A friend who attends First United Methodist Church in Dallas said that at tonight’s Good Friday service, anti-LGBTQIA protesters gathered outside their church to condemn the church for being an inclusive congregation. He said it felt appropriate, and I agree. But I also felt moved to write the poem below, made up almost entirely of scripture references.

Good Friday

Jesus said his yoke was light
But you make it look too easy
Galloping with joy, entirely too unburdened.
So we said you were abolishing the law
Instead of fulfilling it. 
We tied up heavy burdens for you
That we did not have to bear.
We locked the kingdom of God to you,
afraid to go in ourselves.
We crossed land and sea to make converts
And told them to write unjust laws and oppressive decrees
To kill the gays in colonized lands.
We made your yoke unequal to ours;
While we enjoyed every permitted pleasure
Of marriage, family, divorce, and adultery,
We laid our sins upon you,
And pierced you for our transgressions
Insisting you take up a cross that was never yours,
A yoke none of us had to bear,
Of celibacy, of mortification, of violence,
A circumcision not of the flesh or heart,
But of the soul, of the brain.
You bright and shining ones, Children of light
Who dared to love because God is love,
We called you gluttons, and friends of harlots and drunkards.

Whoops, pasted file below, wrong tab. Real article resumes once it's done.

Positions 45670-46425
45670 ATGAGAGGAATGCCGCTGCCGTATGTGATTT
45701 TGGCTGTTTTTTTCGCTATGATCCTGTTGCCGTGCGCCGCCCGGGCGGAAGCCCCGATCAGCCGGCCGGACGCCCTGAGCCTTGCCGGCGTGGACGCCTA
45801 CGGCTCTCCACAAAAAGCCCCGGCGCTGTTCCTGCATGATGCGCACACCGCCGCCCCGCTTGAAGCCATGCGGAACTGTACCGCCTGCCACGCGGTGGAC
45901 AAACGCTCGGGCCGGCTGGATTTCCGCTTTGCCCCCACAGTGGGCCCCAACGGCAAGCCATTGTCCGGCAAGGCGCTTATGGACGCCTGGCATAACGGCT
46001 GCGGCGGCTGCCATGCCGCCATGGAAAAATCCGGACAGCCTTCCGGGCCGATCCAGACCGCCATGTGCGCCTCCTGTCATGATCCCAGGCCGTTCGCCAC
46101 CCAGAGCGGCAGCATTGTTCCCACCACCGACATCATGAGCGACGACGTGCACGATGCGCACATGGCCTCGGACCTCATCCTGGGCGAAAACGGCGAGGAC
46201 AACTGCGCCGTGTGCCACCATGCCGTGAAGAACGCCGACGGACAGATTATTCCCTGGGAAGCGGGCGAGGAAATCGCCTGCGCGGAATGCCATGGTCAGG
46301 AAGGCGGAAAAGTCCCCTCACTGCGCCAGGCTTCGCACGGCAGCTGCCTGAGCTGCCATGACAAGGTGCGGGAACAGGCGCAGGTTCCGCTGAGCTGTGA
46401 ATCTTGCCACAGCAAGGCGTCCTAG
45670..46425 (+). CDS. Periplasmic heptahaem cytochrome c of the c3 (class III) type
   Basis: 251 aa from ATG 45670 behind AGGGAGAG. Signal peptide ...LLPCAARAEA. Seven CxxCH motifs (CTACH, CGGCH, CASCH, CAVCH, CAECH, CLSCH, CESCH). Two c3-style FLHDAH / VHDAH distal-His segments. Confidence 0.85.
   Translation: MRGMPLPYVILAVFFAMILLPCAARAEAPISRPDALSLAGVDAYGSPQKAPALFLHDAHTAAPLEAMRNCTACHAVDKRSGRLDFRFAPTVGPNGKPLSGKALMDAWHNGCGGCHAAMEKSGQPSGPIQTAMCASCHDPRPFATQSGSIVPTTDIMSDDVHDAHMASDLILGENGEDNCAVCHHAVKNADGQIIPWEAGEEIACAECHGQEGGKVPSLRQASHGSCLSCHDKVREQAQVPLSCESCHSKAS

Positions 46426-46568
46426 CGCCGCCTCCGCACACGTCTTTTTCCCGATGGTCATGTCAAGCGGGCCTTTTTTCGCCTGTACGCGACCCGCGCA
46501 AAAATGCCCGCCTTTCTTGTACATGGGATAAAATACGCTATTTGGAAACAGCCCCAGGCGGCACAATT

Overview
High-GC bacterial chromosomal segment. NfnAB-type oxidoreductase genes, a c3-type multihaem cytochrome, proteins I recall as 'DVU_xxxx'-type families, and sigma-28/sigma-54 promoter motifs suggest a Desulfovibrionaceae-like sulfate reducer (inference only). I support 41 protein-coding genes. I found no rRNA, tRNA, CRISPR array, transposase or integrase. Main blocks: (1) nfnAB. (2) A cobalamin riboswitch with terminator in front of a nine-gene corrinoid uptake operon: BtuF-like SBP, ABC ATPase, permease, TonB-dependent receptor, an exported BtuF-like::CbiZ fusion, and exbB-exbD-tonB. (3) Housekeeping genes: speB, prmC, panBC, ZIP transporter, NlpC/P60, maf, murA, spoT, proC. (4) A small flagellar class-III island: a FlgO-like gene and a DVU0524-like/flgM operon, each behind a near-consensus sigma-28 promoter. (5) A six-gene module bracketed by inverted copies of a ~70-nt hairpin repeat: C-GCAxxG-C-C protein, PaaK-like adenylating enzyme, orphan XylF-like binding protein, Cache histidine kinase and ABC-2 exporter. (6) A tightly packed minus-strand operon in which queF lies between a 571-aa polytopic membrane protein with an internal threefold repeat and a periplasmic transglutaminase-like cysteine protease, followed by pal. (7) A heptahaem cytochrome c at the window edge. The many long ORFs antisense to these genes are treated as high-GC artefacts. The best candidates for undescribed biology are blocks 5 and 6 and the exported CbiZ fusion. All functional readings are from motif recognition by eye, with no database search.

Even our own children we smashed against the rocks,
Exiled them to strange lands
And stifled their songs,
Sacrificing them to our angry gods
Though it never entered Her mind to do ask for such.
(How could She forget her nursing children,
or show no compassion for the children of Her womb?)

The pastors among us
Talked of welcome without affirmation,
Betrayed you with kisses,
Said “peace” when there was none offered,
And dressed your wounds as though
They were not serious.

Yet wisdom is proved by her children.

You did not accept a cross
Foisted upon you by unbelievers,
You refused to be the sacrificial lamb,
To give us the catharsis we wanted,
You opened your mouth to say a mumblin’ word
About dignity
And humanity
And love

And eventually
We began to find
Jesus.


 

scripture references (roughly in order of appearance, though I may have missed some):

Matthew 11:28
Matthew
 5:17
Matthew
 23:4
Matthew
 23:13
Matthew
 23:15
Isaiah 10:1
2 Corinthians 6:14
Matthew
 5:32
Isaiah 53:4-5
Acts 15:10
Romans 2:29
Ephesians 5:8
1 John 4:8
Luke 23:26
Matthew 11:19
Psalm 137
Jeremiah 19:5
Isaiah 49:15
Luke 22:48
Jeremiah 6:14